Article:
Sweet Baboo: The Boombox Ballads (Moshi Moshi)

Need another DIY indie-pop auteur in your life? BBC 6Music fave Sweet Baboo might be right up your street...

Released Aug 17th, 2015 via Moshi Moshi / By Ben Wood
Sweet Baboo: The Boombox Ballads (Moshi Moshi) Stephen Black, aka Sweet Baboo, is a well-connected man. Mates with Welsh indie icons Gruff Rhys, Euros Childs and Cate Le Bon, he has performed more sessions for BBC 6Music’s Marc Riley than anyone else. His assured, eclectic and surprisingly ambitious fifth album The Boombox Ballads shows us why.

Black worked with an arranger, Paul Jones, for the first time on this record. And while there’s still plenty of catchy DIY pop that will appeal to fans of Childs or The Voluntary Butler Scheme, the album goes increasingly off-piste as it progresses. His ear for a whistleable melody is yoked to arrangements that, to these ears, reference everyone from The Shadows to ELO.

The album sounds like the work of a man who is pretty happy with his lot. Opener ‘Sometimes’ is one of many love songs, its combination of heartfelt, folky loveliness with a hint of weirdness a classic trademark of Welsh indiedom. ‘Got To Hang Onto You’'s tribute to love and Northern Soul is a microcosm of the album’s message - you can take solace and joy in the small things, and domesticity and romance are by no means mutually contradictory.

It’s not all domestic bliss, however: ‘You Are Gentle’ may introduce itself with a piano part lifted straight from Madness classic It Must Be Love, but it addresses the nightmares that others are powerless to assuage. Then, while the album continues in a melodic vein, it starts to subtly weird out. ‘Two Lucky Magpies’ jettisons the jauntiness for a spacious string arrangement that really hits the spot as Black croons 'I have a girl that I do love... and for me that is enough’.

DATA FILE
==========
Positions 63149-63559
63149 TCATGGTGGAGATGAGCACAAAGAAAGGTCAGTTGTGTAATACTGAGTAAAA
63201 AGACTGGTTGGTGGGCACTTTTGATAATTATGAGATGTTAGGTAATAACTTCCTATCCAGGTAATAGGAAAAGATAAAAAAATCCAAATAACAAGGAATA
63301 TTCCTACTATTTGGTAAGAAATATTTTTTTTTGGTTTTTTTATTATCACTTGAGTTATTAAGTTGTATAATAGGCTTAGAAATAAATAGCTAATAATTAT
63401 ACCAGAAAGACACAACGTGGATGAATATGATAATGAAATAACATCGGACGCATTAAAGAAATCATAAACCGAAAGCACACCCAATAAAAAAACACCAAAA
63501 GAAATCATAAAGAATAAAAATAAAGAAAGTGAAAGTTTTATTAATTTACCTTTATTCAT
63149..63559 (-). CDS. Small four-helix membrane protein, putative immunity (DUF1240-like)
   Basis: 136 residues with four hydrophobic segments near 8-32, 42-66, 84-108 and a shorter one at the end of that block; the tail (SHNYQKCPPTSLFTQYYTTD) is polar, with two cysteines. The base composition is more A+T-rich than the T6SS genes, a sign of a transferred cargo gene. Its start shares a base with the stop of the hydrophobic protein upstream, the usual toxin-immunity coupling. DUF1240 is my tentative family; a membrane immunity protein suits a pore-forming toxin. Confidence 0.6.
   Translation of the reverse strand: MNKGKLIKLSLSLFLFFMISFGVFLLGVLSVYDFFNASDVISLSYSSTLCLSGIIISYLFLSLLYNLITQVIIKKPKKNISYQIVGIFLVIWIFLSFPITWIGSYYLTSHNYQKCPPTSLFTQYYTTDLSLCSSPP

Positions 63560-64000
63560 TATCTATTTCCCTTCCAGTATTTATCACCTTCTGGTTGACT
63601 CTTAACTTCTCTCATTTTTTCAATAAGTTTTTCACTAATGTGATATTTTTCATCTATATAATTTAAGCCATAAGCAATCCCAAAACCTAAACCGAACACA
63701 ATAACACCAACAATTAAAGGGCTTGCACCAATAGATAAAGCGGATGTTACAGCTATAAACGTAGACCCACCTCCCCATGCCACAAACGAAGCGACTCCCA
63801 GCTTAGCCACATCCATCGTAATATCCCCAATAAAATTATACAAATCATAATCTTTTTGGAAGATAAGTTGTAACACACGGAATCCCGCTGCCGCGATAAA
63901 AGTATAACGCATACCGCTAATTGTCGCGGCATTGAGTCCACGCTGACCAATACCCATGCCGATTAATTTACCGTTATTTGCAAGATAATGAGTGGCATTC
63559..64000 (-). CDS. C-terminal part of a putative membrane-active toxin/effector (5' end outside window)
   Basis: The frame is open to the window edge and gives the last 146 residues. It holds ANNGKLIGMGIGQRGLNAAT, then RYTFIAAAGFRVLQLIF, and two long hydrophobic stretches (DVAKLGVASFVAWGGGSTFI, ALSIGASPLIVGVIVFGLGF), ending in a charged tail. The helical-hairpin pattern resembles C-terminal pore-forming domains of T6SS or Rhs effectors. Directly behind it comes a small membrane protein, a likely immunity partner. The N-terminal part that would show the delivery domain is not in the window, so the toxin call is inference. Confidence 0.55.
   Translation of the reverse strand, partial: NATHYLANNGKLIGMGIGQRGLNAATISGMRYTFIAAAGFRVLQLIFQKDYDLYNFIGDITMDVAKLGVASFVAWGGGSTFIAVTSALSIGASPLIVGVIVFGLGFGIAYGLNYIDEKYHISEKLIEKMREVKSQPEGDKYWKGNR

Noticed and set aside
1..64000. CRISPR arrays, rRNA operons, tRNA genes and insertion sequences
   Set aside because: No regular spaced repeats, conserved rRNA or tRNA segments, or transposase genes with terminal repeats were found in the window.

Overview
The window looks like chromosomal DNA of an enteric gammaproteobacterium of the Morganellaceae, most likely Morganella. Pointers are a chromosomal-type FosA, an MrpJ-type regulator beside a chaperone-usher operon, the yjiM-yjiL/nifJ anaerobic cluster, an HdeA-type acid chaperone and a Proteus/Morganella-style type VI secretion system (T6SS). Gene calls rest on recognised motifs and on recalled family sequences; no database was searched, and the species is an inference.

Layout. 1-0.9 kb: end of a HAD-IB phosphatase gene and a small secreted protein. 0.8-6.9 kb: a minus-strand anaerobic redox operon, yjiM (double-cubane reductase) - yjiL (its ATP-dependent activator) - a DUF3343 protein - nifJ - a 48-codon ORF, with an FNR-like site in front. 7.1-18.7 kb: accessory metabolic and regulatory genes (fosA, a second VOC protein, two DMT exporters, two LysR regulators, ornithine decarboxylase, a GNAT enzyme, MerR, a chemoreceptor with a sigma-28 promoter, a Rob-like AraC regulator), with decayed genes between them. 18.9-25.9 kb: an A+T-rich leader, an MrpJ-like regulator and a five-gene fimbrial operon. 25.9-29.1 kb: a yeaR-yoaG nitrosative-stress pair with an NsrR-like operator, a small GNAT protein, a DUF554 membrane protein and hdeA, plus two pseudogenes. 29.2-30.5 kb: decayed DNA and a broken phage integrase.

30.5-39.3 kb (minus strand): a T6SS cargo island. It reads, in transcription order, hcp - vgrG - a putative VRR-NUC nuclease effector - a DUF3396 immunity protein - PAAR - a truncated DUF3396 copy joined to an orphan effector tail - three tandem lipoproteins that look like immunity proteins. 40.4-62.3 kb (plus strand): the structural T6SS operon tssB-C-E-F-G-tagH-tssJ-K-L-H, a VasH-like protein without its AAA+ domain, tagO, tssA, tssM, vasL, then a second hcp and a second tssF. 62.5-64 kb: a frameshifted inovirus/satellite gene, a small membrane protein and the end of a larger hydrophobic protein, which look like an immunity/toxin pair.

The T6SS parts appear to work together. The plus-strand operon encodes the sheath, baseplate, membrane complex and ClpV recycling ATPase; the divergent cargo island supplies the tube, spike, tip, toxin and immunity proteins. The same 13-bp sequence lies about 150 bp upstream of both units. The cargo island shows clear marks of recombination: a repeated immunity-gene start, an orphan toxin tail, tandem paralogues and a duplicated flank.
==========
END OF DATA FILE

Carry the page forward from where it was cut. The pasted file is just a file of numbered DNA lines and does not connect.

Instrumental interlude ‘The Boombox Ballad’ is followed by the record’s piece de resistance, the six-and-a-half-minute epic ‘You Got Me Time Keeping’. Our hero duets with Laura Bryon on a song that begins as a typical protestation of love, complete with Mariachi brass and handclaps, but then dissolves into an almost discordant middle section that throws doubts, outer space references and a Western soundtrack segment into the mix.

With these arrangements, you never know what’s around the corner: ‘Walking in the Rain’ skips along, introducing an intriguing early 60s pop element, complete with steel guitar and walking bass, then throws us a curveball with big ELO-style symphonic synths in another hymn to the romance of the everyday.

‘I Just Want To Be Good’ sees Black trying out his falsetto singing amid chiming guitars as he gamely sings his friend Cate Le Bon’s tribute to him (‘I’m a lovely little man...’) ‘Tonight You Are A Tiger’ compares his lover to a tiger, a scientist, a writer and a boombox (!), and chucks an anthemic Kaiser Chiefs-esque ‘woah’ into the surprisingly glammy chorus. We end with the slow, anthemic ‘Over and Out’, a slow-burner that starts like late-period Super Furries in anthemic mode, and ends up like late-period Beatles.

Overall, The Boombox Ballads is a sparkling magpie’s nest of an album - a core of sweet-hearted skipalong indie-pop leavened with a dose of reality, a dollop of weirdness and a sprinkling of Sweet Baboo’s favourite influences. You’ll be charmed. Music sounds better with Baboo.